BATTERY PERCUSSION (snare drum & traps):


PUBLISHER International 2777 Schirmer 50331090 Breitkopf 5349 Schirmer HL50333080 Rubank 4476866

Robert King 9921324 Schirmer 50261880

CF W2477 Robert King AL28577


Portraits in Rhythm (etude No.32)




Etude No.6, page 31 (Substitue the tambourine for snare drum) Mallet etude No.3, page 20


Meredith/Hal Leonard

G.Henle Verlag HN1


Sonata in C Major


1st mvt




John Merle


Carl Fischer


Piano Sonata in F Major K.280 (189e)



First Arabesque

Debussy, arr.Salzedo

Schirmer 45852

* Instruments Will Be Used As Needed. All Scales Are To Be Played From Memory TEMPO 54

MAY 2012

MAY 2012




T h e Re g d io un


Central Jersey Music Educators Association

President-Andrew Veiss t has been a great year for the CJMEA. Congratulations to all of our students and conductors for outstanding performances at all of our concerts. Additionally, I would like to thank our executive board for their phenomenal work at all of the concerts and events. These folks work extremely hard to ensure that all of our activities are organized and well-run. We are always thinking ahead and we are looking for conductors, managers, site locations, hosts, and sectional help for next year’s programs. If you would like to help out, please don’t hesitate to contact one of our division chairs. Please get involved! These programs cannot run without your help!


High School Band-Brian Toth In this edition of TEMPO magazine you will find the solo list for 2012-2013. Being in one of the region or state ensembles is a great achievement for your students and brings a lifetime of memories. While in the process of encouraging your students to prepare the materials, consider also that we need your help to carry out our activities. While we all make the effort to work at auditions, there remains a good deal of work once the ensembles are selected. Consider reaching out to a division chair (they all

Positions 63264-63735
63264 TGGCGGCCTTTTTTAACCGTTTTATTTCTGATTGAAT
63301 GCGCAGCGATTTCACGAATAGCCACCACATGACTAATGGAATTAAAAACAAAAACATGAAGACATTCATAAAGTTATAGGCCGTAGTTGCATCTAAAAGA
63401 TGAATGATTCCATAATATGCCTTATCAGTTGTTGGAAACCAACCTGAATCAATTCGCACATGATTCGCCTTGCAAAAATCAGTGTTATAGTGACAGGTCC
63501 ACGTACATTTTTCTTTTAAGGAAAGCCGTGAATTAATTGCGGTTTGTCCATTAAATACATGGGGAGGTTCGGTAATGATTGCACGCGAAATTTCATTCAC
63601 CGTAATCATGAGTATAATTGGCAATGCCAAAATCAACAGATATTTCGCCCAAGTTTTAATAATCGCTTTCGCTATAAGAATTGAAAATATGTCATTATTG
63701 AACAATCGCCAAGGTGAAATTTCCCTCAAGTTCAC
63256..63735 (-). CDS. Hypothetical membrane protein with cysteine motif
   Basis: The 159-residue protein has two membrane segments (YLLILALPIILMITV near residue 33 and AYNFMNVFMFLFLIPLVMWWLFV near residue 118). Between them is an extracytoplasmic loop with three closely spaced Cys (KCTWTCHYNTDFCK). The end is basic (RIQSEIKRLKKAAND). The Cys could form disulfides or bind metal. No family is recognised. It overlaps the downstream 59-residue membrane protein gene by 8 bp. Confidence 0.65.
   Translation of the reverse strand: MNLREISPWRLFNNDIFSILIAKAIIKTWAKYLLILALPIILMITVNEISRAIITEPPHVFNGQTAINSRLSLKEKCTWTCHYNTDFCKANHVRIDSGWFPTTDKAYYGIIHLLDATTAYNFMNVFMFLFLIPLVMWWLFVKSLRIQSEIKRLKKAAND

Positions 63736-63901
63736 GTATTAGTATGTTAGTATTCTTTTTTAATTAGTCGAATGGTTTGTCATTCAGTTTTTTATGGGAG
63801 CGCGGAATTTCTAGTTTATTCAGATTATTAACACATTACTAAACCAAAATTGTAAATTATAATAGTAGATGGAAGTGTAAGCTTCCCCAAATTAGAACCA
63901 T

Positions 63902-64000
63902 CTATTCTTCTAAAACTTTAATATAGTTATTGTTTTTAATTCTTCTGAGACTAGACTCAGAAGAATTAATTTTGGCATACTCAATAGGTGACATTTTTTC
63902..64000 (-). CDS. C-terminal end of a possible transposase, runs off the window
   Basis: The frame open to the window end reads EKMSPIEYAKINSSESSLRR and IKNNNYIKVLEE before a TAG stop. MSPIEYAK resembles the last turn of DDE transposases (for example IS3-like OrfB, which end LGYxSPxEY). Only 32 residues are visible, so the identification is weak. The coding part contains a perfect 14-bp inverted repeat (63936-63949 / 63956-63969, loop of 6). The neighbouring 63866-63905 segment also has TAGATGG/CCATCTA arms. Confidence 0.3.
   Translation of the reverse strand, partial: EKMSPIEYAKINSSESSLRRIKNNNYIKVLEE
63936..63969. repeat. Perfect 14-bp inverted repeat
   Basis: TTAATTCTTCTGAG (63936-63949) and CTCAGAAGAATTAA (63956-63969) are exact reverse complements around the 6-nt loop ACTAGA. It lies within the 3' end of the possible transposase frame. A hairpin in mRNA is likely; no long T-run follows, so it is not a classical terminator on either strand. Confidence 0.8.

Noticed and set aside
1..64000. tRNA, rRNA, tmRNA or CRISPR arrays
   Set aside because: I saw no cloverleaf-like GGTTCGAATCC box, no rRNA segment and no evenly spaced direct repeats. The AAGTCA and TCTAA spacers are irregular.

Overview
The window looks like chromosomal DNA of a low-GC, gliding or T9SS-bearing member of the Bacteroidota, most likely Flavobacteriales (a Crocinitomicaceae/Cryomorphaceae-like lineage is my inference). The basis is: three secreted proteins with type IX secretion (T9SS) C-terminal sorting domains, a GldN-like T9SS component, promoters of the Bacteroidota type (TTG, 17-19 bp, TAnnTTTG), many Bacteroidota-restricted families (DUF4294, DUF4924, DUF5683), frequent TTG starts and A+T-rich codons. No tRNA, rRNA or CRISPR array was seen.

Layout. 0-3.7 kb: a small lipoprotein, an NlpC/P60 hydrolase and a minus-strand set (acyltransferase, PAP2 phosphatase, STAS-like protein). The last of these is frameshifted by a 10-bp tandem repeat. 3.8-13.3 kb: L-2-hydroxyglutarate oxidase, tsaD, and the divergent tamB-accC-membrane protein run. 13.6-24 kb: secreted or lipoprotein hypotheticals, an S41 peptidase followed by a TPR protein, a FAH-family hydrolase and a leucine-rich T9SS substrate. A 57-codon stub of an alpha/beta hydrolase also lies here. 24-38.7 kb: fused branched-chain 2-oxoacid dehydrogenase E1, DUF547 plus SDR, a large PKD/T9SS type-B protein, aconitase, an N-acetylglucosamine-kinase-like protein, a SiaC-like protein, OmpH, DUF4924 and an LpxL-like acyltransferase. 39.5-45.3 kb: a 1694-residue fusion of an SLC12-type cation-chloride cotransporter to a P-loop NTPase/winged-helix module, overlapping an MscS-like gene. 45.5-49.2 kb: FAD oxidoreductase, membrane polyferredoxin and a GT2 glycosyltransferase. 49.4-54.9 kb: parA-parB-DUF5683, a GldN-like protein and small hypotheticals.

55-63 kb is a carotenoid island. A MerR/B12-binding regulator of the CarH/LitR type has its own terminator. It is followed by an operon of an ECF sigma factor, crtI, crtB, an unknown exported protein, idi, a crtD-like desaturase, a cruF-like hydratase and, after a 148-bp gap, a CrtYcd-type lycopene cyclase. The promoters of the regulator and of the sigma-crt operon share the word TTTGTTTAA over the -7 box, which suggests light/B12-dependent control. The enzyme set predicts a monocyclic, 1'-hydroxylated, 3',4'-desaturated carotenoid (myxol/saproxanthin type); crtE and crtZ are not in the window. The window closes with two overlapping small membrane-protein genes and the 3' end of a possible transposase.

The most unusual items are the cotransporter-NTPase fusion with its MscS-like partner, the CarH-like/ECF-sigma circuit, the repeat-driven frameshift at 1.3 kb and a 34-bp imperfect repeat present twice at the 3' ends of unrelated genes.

have brief articles in this section of the magazine) and offering your assistance. I have worked with several first-time managers in the past couple of years and all have found it to be musically and personally rewarding. As always, I would love to hear from you about suggestions for future conductors, ways to improve what we’re offering our bands, or just to say hello. Have a great summer! High School Orchestra Kawika Kahalehoe Hello fellow directors. I hope you are all looking forward to the summer as much as I am, and I hope your school year has been enjoyable and successful. As of this publication there is nothing new to report, however, some people have expressed concerns about the region audition process for strings. Please feel free to reach out to me to express your concerns so that the CJMEA board and I can improve the audition process for next year. My email address is Intermediate Band Celeste Zazzali and Meg Spatz There’s never a dull moment in Intermediate Band world! After the conclusion of the Intermediate Region Band, the fun continued in preparation for the Elementary Honors Band. The event was held on April 21st at Rahway Middle School and was hosted by Meagen Spatz and Amara Van Wyk. Thirty-five band directors from the region recommended students to participate in the three bands: Red Band conducted by Thomas Kamp; White Band conducted by Yale Snyder; and Blue Band conducted by David Rattner. A special thanks to Susanne Hughes and Lyn Lewis for acting as librarians for the event. The day ran very smoothly thanks to the help of all the directors involved. We were able to provide 250 students with a rich and meaningful experience in the Elementary Honors Band. Michael Bartlett coordinated the Elementary/Middle School Concert Band & Orchestra Festivals this year. The first two festivals were very successful on April the 18th and 19th at Monroe Township Middle School. Each ensemble had a chance to